The Importance of Adequate Sleep
While everyone is busy getting ready for the holidays and year end it’s no surprise that rest is getting pushed to the wayside. With how society has evolved through the years it’s easy to lose sight of what’s really important. The lightbulb, as magnificent an invention as it is, has us working longer hours and sleeping less than our ancestors. Our descendants actually ran their lives and schedules around the sun, keeping them more in-tune with nature. If they did need light to stay up later than usual, they would use a soft, dim lighting called candlelight. Bright lights, fluorescent bulbs, blue lighting and LED’s all stimulate the optic nerve. This stimulation inhibits melatonin production in the body, confusing our internal clock so it still thinks it’s daytime. Dim yellow lighting does not produce the same nerve stimulation.
Whether it’s visible to the naked eye or not, our health is greatly dictated by how much rest we allow ourselves to have. Millions of Americans seem to think that sleeping less hours actually allows them to get more done, while it is actually the contrary. People who sleep less are actually less creative and productive than those with adequate amounts of sleep. They are also doing themselves harm. There has been longterm research conducted that establishes people who get adequate (7-8 hours of sleep) per night live longer, happier, healthier lives. Furthermore, there have been studies deducing that less than optimal amounts of sleep per night have been shown to decrease life span. Lack of sleep can even encourage detrimental health conditions and promote premature aging.
There are no exact rules about how much sleep is enough, every living individual has unique requirements. Though in most cases, adults need approximately 8 hours of sleep while some may need 9 or even more per night in order to feel fully refreshed and function optimally the following day. Children and adolescents generally require more rest than adults to be able to perform at their best throughout the day.
Have you ever heard the saying “sleep on it”? Sleep actually does help you process everything that happened the day before. If you’re having trouble knowing what the right decision to make in a certain situation is “sleeping on it” can help you to wake up feeling as though you’ve come to the right conclusion. This is due to REM sleep, which helps to process the information from the day before and provide solutions.
Sleep also allows the body time to regenerate and rejuvenate. What a wonderful thing to have built inside of us; our own internal healing mechanisms. We just need to love ourselves enough to give our bodies what they require to achieve their greatest potential. Here are some simple tips to help you on your journey to becoming a well rested, happier, healthier you.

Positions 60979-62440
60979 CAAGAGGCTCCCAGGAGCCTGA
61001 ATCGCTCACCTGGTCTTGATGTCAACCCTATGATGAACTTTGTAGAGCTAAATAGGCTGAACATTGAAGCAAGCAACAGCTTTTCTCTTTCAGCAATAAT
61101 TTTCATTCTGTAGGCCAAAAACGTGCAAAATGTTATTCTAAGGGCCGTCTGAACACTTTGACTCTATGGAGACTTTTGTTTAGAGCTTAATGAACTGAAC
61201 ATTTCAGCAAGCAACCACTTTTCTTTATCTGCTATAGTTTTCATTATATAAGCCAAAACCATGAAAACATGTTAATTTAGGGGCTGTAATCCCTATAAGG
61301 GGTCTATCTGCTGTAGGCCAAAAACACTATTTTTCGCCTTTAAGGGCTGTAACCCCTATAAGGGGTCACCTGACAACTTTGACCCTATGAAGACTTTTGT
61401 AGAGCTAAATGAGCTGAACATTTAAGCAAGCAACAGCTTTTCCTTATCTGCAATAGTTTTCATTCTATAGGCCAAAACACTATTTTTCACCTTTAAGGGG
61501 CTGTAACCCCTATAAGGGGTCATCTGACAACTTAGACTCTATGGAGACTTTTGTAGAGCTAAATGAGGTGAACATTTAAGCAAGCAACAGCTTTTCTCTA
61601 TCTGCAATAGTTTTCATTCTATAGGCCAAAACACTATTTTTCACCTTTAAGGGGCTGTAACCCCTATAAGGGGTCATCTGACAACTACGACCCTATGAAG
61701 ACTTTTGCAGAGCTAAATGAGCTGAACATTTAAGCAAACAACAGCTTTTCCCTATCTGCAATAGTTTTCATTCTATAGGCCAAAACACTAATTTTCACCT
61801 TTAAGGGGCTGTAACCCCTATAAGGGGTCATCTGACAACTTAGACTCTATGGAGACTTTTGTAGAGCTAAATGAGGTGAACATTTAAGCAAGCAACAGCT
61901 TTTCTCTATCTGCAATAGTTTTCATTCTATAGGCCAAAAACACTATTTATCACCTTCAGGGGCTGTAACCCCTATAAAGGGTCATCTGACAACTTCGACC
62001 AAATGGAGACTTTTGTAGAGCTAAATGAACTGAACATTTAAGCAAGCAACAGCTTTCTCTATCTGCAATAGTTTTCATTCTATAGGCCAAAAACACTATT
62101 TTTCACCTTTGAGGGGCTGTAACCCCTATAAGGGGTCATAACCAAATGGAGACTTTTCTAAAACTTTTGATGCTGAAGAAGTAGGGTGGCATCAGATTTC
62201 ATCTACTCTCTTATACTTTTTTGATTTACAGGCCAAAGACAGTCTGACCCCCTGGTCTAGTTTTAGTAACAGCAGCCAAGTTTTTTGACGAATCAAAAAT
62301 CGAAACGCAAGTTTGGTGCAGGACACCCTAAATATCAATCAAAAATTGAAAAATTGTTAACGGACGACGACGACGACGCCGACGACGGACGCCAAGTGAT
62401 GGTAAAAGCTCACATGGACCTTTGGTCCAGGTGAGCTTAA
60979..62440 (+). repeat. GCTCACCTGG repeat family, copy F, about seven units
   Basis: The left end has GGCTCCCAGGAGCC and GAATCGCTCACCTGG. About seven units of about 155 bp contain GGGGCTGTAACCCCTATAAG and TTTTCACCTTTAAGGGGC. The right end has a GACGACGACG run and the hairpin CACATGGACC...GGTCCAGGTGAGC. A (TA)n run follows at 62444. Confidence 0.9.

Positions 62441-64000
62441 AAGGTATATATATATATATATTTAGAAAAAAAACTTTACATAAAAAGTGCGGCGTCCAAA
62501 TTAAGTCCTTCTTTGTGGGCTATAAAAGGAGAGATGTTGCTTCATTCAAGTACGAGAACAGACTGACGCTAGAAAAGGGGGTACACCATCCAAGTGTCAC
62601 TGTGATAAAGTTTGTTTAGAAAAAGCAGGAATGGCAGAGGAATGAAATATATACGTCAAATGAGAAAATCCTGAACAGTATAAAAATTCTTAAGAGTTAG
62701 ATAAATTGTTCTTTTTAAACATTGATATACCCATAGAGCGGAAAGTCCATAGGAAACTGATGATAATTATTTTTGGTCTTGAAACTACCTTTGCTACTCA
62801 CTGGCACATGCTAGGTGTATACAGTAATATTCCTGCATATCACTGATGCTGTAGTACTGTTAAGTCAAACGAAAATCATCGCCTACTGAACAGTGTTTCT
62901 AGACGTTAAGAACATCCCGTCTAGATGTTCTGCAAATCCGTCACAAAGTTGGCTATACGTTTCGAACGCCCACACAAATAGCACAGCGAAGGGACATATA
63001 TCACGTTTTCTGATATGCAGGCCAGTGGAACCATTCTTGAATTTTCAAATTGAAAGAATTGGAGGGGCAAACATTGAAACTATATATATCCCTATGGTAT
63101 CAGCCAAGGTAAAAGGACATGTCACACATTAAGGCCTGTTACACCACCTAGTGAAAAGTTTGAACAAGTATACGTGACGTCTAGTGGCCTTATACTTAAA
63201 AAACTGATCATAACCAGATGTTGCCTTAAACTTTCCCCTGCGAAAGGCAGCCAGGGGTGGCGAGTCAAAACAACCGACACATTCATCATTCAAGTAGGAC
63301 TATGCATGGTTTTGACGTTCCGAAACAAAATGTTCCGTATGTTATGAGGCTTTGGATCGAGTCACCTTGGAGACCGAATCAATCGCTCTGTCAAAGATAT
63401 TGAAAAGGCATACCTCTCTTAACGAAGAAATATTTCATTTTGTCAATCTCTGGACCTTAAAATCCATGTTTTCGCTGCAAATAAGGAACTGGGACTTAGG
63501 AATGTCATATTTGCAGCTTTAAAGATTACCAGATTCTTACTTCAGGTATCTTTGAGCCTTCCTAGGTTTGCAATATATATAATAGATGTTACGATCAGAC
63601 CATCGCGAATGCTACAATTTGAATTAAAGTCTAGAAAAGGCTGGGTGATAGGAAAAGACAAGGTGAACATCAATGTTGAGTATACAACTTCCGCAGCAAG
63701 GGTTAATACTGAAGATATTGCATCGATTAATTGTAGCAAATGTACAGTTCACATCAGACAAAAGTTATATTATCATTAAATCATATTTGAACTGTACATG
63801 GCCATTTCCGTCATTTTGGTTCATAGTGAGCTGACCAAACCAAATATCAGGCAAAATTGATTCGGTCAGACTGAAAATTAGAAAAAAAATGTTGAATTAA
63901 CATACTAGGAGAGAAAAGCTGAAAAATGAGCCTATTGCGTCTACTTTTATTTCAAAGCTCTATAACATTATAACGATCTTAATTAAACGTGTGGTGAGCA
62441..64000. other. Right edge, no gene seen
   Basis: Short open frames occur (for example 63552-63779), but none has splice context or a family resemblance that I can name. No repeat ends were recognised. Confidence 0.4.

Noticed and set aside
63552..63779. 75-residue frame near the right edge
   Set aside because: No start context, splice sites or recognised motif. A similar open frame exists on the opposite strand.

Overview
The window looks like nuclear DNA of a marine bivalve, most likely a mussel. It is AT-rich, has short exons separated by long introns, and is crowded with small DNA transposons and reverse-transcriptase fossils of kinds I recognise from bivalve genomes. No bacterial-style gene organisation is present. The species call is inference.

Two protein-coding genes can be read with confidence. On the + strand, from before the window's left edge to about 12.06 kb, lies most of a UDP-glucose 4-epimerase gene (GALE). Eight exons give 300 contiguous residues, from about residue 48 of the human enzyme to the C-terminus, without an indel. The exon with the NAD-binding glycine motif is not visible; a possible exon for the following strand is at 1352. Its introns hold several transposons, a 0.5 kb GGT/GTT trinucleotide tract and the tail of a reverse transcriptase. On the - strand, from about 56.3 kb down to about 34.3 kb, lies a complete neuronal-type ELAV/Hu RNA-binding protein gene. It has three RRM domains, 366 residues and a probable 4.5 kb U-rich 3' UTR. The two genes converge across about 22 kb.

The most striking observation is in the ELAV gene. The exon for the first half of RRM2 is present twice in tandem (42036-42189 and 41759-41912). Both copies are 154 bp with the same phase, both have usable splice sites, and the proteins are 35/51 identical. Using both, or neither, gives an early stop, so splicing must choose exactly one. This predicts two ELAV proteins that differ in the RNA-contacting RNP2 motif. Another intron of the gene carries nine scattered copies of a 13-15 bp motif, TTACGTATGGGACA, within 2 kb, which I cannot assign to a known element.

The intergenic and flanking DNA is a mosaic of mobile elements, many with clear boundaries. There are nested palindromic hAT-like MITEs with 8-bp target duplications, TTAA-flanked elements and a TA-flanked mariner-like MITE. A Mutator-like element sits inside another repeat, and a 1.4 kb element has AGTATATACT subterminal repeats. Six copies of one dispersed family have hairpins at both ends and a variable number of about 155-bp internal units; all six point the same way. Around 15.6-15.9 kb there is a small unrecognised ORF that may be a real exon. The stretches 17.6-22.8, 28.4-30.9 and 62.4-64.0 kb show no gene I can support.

Tips to improve sleep hygiene
Create a set of bedtime habits and follow them consistently to establish a healthy sleep cycle
- keep a regular sleep/wake cycle
- go to bed before midnight
- turn all of the lighting down 1-2 hours prior to bedtime, I actually have all of my electronic devices set to night shift from 8pm-8am
- use low watt, dim lighting in the evening
- set an alarm and rise from bed at the same time every morning, regardless of how much you slept the night before
Incorporate relaxing activities before bed
- practice deep breathing
- take a hot bath with lavender or chamomile essential oils 2 hours before bedtime
- do some yoga
- read a book in dim lighting
- listen to calming music
- drink some chamomile tea
- make a diffuser with lavender or chamomile essential oils
Learn to put the days worries aside
- stop using your devices 1-2 hours prior to bedtime
Keep the bedroom cozy, comfortable, dark and quiet
- make sure you have a comfortable mattress and pillows
Consistent exercise in the late afternoon or early evening, even if its something as simple as a 30 minute walk
If you can’t fall asleep within the first 15-20 minutes get out of bed and do something relaxing
- read a book, meditate or do some mindful colouring in dim lighting for about 20 minutes then try to go to bed again
Improve diet, get adequate water intake
If you find yourself waking up in the middle of the night try having a small snack before bed
- a banana with a little bit of almond butter, a small handful of nuts and seeds or a few whole grain crackers with cheese
Things to Avoid
Avoid caffeine after mid-day and nicotine 4-6 hours prior to bed
- these are both stimulants and can disrupt our internal clock
Avoid alcohol before bed
- it may make you feel drowsy, but it is actually hindering a restful sleep throughout the night
Do not eat large meals within 2 hours of bedtime
Do not eat heavy meals within 3-4 hours of bedtime
No bright, blue, fluorescent or LED lighting 2-3 hours prior to bedtime
Some people shouldn’t nap during the day, especially if it’s not something you usually do
- if you do choose to nap, make sure not to nap past 3:00pm
Some people really do need to use their bed for only sleep and sex
- other activities such as paperwork, studying and television can still be stimulating and subconsciously associated with your place of rest
- television especially right before bed can be very stimulating and may disrupt sleep
* There are many different reasons as to why some people may have difficulty getting appropriate rest. The above suggestions are just some basic tools to help assist in the process. If none of the recommendations above help, then further assistance may be required to find the underlying cause of imbalance. Book a consultation with me or go see another natural health care practitioner to help guide you on your journey. The key is to not get frustrated with yourself. Getting the correct amount of rest, just like any other health changes made, is a process and will take time to be achieved.
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